In addition to effects of sea-level rise in Cape Sable and the saline glades, changes also exist outside of Everglades National Park. Northwest of Everglades National Park in the Ten Thousand Islands National Wildlife Refuge, mangroves have expanded and grown inland into what were previously freshwater environments9. And in the southernmost Florida Keys, freshwater pine forests are shrinking and are being replaced by plants that live in saltwater10.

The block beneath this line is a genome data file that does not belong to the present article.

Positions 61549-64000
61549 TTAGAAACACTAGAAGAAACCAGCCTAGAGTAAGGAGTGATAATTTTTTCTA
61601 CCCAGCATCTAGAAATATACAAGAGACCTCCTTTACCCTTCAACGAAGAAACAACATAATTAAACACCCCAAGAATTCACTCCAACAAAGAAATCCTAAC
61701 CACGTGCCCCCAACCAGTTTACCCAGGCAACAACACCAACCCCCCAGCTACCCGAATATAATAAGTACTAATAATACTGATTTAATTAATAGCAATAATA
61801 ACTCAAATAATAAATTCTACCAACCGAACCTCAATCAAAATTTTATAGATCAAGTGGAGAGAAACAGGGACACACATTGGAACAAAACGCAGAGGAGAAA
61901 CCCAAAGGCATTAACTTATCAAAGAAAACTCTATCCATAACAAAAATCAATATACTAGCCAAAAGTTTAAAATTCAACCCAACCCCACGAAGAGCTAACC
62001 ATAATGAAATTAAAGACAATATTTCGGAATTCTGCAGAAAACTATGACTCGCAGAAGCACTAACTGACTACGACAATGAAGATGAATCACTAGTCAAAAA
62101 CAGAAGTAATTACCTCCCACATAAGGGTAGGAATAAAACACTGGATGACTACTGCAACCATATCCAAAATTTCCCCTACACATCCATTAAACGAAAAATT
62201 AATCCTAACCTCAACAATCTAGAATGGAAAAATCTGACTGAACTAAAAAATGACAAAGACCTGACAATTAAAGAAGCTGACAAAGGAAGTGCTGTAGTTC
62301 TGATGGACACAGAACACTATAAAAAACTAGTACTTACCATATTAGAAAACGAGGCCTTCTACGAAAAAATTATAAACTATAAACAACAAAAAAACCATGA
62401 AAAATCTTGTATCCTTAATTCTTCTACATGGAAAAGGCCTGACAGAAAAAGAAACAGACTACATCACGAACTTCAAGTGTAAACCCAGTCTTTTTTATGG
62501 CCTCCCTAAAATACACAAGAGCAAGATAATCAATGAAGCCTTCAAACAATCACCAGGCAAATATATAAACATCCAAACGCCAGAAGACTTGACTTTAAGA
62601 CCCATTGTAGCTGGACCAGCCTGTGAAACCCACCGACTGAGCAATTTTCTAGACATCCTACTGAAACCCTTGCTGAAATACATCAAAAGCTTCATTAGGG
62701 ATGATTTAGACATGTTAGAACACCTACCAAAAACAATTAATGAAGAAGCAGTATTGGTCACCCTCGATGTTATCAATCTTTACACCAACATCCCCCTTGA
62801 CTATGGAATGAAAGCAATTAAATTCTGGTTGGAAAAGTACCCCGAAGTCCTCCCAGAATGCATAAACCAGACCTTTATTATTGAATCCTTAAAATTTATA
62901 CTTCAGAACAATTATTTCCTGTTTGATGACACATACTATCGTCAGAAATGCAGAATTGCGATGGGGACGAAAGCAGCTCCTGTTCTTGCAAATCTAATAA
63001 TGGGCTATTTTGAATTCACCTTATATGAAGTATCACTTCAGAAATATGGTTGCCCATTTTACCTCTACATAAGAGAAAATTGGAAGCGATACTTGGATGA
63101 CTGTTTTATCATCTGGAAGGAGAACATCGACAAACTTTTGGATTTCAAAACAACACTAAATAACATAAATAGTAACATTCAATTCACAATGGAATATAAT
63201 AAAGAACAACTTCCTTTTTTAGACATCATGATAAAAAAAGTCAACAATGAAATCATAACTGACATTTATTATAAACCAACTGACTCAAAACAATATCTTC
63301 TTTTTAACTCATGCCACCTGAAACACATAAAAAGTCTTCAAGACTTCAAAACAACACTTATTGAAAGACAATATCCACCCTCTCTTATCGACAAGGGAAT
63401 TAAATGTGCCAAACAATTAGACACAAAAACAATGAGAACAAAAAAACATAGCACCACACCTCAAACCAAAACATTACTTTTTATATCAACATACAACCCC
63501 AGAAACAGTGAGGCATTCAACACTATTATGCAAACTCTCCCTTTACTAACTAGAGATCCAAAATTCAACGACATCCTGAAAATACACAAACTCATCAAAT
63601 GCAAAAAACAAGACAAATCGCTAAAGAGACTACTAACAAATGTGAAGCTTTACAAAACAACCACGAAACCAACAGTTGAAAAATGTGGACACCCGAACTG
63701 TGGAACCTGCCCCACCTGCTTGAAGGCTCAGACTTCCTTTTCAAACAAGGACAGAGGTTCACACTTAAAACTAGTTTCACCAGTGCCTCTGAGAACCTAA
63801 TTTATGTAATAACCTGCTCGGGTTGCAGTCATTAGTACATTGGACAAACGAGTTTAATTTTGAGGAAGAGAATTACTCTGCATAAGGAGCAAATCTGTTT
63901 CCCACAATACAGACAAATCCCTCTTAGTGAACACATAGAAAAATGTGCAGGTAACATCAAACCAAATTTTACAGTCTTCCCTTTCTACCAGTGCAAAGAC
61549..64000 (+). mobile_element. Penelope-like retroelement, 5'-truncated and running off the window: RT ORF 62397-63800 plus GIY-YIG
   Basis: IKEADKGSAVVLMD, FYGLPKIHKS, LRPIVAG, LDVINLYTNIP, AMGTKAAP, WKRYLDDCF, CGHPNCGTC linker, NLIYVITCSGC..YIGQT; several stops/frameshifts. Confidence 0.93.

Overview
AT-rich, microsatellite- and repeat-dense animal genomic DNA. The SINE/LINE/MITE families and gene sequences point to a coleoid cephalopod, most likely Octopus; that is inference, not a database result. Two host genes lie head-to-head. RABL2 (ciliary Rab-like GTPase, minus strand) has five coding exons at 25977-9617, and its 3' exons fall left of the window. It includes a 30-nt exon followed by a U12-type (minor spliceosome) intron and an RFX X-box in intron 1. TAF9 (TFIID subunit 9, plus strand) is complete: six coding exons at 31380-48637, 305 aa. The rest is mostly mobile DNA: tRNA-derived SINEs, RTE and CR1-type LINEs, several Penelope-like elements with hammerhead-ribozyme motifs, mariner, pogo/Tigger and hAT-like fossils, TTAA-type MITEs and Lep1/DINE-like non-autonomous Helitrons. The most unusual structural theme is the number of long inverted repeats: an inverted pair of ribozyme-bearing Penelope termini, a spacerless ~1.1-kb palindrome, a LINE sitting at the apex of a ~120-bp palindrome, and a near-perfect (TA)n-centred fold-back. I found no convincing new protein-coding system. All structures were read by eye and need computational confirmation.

In both cases, plants are responding to the conversion from freshwater to saltwater environments because of sea-level rise9,10. These observed changes are important because they show that the consequences of sea-level rise are occurring throughout south Florida and may indicate what these coastal habitats will be like in the future. From these changes, already observed, scientists may learn how to best manage our coastal ecosystems over the long term.